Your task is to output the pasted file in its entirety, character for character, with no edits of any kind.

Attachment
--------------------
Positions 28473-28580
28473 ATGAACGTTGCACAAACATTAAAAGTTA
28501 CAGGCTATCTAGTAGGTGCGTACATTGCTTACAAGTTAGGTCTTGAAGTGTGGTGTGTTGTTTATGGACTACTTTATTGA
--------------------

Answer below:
Positions 28473-28580
28473 ATGAACGTTGCACAAACATTAAAAGTTA
28501 CAGGCTATCTAGTAGGTGCGTACATTGCTTACAAGTTAGGTCTTGAAGTGTGGTGTGTTGTTTATGGACTACTTTATTGA